Cowcher v Cowcher (1972) 1 WLR 425 (constructive trusts)
The case of Cowcher v Cowcher is one on constructive trusts.
The parties were married in 1953. In 1963 a house was bought in the name of the husband as the matrimonial home. The purchase price was £12,000. The husband paid a cash deposit of £1,000 and the balance of £3,000 was raised through a loan upon overdraft from the husband’s bankers. An additional £8,000 loan from an insurance company was secured upon a mortgage of the home and a 25-year endowment policy on the life of the husband for the same sum with profits.
The policy was written under the Married Women’s Property Act 1882 for the benefit of the wife.
At the time of the purchase of the house the wife paid £3,063 to the husband’s business and £1,306 to the husband.
In 1966 and 1968 the wife paid some mortgage interest and premiums on the policy.
In May 1971 each party was granted a decree nisi of divorce on the grounds of adultery and the marriage was dissolved by decree absolute in August 1971.
That the property is held on trust for sale and the net proceeds of sale are held on trust for the wife and the husband as tenants in common as to one-third thereof for the wife and two-thirds thereof for the husband.
The wife’s beneficial interest in the house arose under a resulting trust from the actual provision of the purchase price unless a contrary consensus as to the proportions in which the parties were to be taken as having provided the purchase moneys could be inferred from the facts.
The settlement of the policy on trust for the wife and the contemplation of the parties that in future the husband alone was to be the source of the family income were conclusive against such inference. The beneficial interest of the parties could not be altered by the mere payment by one beneficial owner of a mortgage instalment properly payable by the other and accordingly, that as the actual source of the purchase money was one-third as to the wife and two-thirds as to the husband, the net proceeds of sale of the house were held on trust for the parties as tenants in common in those proportions subject to an equitable accounting.
In summary, Cowcher v Cowcher is about:
- The parties included a husband and a wife whom jointly contributed to the purchase of a fee simple title to a family home.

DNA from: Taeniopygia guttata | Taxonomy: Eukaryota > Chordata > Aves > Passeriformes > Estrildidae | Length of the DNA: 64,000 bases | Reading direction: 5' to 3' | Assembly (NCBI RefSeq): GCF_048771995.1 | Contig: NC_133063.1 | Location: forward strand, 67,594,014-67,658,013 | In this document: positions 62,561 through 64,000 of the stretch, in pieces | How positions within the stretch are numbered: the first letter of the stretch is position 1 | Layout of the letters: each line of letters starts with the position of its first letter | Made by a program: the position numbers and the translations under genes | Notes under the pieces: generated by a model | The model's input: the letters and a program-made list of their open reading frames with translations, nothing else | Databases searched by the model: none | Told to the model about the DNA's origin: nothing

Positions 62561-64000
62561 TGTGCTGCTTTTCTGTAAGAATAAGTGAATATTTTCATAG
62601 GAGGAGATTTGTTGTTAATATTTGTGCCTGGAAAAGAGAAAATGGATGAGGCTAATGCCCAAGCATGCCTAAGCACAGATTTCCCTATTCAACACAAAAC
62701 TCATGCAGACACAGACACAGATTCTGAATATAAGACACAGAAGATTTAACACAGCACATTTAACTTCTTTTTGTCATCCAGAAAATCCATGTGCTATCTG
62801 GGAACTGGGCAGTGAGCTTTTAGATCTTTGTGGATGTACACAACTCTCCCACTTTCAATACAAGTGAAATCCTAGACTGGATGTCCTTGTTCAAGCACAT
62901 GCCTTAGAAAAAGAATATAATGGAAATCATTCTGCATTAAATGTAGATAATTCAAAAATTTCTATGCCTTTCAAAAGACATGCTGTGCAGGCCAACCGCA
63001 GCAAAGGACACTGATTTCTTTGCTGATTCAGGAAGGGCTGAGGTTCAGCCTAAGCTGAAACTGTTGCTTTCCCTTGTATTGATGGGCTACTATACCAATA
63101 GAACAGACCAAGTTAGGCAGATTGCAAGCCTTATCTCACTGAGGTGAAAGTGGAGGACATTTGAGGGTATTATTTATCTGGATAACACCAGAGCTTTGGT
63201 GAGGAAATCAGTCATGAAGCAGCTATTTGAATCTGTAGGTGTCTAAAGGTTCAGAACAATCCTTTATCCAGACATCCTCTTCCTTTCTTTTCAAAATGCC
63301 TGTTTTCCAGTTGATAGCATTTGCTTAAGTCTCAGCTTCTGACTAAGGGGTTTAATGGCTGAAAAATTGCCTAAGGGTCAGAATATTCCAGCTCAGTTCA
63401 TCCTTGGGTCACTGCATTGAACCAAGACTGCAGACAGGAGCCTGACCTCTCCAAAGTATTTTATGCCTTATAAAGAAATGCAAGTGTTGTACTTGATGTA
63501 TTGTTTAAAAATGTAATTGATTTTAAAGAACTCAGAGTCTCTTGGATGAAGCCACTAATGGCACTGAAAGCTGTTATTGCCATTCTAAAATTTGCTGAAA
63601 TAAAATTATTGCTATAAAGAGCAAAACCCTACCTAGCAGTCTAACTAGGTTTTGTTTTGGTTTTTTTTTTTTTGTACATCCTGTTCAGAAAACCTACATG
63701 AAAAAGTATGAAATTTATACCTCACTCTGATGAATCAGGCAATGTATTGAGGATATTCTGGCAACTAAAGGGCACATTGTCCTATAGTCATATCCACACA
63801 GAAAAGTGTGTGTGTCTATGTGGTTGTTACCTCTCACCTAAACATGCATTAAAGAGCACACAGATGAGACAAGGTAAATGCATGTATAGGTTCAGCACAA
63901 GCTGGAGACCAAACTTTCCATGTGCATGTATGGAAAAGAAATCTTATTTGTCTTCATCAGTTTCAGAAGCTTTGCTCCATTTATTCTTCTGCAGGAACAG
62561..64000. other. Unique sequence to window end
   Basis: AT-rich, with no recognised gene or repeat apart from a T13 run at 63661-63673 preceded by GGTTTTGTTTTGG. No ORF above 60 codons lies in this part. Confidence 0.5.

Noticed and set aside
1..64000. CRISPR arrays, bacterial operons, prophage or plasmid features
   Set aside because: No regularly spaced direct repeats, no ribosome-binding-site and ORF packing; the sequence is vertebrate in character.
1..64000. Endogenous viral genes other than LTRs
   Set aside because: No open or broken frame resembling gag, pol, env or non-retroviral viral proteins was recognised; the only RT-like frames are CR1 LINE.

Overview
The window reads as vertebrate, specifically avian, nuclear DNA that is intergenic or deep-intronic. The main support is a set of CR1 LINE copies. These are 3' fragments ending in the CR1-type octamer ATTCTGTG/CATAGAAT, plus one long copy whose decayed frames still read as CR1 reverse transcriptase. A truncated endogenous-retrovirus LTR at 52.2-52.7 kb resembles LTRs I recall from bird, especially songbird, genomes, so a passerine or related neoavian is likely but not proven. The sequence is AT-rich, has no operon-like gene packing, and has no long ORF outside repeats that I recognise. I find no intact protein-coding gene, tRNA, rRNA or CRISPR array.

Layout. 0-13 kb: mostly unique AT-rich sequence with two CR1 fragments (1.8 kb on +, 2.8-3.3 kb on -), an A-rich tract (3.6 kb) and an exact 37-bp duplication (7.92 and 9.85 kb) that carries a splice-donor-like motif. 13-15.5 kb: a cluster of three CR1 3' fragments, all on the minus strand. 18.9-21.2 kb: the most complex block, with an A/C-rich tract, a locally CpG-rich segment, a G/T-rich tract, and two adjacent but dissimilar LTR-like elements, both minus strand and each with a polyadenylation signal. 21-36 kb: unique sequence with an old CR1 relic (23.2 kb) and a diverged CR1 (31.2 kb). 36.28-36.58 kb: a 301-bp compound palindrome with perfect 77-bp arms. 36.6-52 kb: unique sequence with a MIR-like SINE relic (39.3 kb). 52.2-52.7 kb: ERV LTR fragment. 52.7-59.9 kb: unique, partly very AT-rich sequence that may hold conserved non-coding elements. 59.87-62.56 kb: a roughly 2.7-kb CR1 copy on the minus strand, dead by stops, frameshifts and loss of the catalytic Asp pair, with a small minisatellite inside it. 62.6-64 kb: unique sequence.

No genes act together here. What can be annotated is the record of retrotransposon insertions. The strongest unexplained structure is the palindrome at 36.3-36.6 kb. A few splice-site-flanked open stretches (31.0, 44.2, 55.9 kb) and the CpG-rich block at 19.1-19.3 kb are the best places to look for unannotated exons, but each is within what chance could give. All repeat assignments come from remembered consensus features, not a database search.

- Was there any basis for altering the co-ownership shares? The shares that each spouse would normally receive based upon proportions each contributed to its purchase? The court held that there was not.
- reasons for rejecting the argument that equity is synonymous with “fairness”:
- Bagnall J quotes that justice must be determined according to law which can be attained by applying rules and principles acquired over time, not on the basis of general considerations of fairness (particularly in respect of property rights)- otherwise no lawyer could safely advise their client.
- It might be unfair for Mrs Cowcher to receive a smaller share of the title than her husband considering everything she did for him, but there was no basis in the law of trusts to grant her a larger share for that reason alone.
In obiter, Bagnall J added a note on intention of beneficial ownership:
“I am constrained to add one further observation. The purchase of a matrimonial home cannot be accomplished without professional advice and assistance. In dealing with the purchase solicitors make many common form inquiries dealing with such matters as planning, registration of charges and so forth. Though it is not for me to dictate such matters, I think that it would be desireable, also as a matter of common form, that they should make specific inquiries of the spouses of their intentions as to beneficial ownership.
The resolution of future disputes would be facilitated; the additional costs would be insignificant; and I cannot think that connubial harmony would be unduly jeopardised.”